No, watching a movie starring Jim Caviezel is not the same as praying the rosary.

Before canceling your rosary prayer for the day, ask yourself whether you prioritized it correctly.  Did you put it off all day to a time when you historically don’t focus well?  Did you replace rosary prayer with TV or some other leisurely activity?  In short, did you set yourself up for failing to pray by not giving it the proper priority in your day?  Remember that rosary prayer has incredible benefits that far outweigh any material gain.  Don’t casually convince yourself out of praying it regularly for weak reasons and miss out on all God offers you.

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Making Every Rosary Prayer Count

I’m a fan of the Catholic Answers Forums.  For those who have never visited it, CAF is a huge forum of questions, updates, and news regarding Catholicism.  If you read it long enough, you will start to see patterns emerge in the type of posts submitted.  You will see posts of the type “Is this a mortal sin…?”,  “Please pray for…”, “Why does God allow…?”, etc.  I frequently see this one — “Does rosary prayer count if I…?”  It ends with “was watching TV?”, “thinking of something else?”, “was listening to it on the radio?”, etc.

I find this way of approaching rosary prayer interesting since I believe it misses the point of why we pray.  What does it mean for a prayer to “count?”  For me, that conjures up images of our Mother Mary sporting a visor, whistle, and holding a clipboard like a junior high school gym teacher.  And she’s marking down how many “valid” prayers you’ve said as if you were taking a pushup test.  “Bad form Brent!”  “You missed a word!”  “Hands not folded in approved fashion.”  And in the end, “Not bad; in that chaplet you said 33 decent Hail Marys; you pass!”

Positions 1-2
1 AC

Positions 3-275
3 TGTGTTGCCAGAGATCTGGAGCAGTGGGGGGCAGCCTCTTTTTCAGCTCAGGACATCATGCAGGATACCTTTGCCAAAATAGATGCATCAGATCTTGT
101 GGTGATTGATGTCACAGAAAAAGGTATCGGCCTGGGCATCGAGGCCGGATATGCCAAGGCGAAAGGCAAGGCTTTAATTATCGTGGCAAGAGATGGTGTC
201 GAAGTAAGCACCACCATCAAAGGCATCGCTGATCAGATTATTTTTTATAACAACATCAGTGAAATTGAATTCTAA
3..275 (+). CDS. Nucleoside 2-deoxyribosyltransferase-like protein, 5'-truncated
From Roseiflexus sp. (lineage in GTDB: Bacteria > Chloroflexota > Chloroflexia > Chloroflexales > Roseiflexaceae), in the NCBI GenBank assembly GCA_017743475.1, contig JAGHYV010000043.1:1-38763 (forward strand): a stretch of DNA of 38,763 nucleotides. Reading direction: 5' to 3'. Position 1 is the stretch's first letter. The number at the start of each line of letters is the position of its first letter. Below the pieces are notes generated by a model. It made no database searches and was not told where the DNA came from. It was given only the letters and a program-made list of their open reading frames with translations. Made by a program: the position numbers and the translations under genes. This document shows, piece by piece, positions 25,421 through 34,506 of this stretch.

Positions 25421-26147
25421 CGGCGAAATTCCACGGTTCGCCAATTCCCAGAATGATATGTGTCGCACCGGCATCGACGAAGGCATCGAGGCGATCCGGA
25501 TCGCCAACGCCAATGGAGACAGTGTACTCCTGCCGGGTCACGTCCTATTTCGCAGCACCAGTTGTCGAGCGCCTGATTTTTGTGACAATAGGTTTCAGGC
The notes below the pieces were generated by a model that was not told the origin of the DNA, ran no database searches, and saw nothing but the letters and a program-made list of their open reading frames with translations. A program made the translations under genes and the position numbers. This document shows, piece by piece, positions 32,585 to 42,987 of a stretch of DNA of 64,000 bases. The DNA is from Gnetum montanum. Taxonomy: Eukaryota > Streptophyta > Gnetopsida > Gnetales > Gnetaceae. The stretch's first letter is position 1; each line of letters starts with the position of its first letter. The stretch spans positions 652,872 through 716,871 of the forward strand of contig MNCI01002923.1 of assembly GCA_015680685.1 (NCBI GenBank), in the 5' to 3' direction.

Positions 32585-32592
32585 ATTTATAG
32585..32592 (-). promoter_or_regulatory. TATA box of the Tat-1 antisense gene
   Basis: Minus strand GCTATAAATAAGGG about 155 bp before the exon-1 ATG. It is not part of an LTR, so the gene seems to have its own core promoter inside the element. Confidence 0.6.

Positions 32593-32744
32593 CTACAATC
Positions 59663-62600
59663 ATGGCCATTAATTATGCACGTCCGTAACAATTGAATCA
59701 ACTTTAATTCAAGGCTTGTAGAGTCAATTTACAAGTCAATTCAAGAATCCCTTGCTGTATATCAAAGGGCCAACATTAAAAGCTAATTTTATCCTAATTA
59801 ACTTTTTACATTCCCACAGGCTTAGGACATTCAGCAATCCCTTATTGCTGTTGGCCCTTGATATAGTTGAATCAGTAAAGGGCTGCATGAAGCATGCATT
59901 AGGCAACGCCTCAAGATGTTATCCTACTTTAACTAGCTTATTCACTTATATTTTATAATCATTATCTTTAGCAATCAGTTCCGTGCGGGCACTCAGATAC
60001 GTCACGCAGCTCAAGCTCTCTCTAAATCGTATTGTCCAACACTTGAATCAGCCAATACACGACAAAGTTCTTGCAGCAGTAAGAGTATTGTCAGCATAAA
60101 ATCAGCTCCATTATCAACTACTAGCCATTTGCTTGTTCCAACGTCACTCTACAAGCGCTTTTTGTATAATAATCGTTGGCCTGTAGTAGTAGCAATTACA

“Don’t think I can’t see those knees bending Jimmy.”

I believe many people approach their faith in this binary fashion; that the things you do are scored and count towards getting into Heaven or against it.  You’re in Heaven if you rack up a high enough score by the time you die.  And who knows, maybe certain aspects of our faith are a little like that like attending Mass on Sunday — if you miss it for no valid reason then you’ve broken a Commandment.  Definitely points off.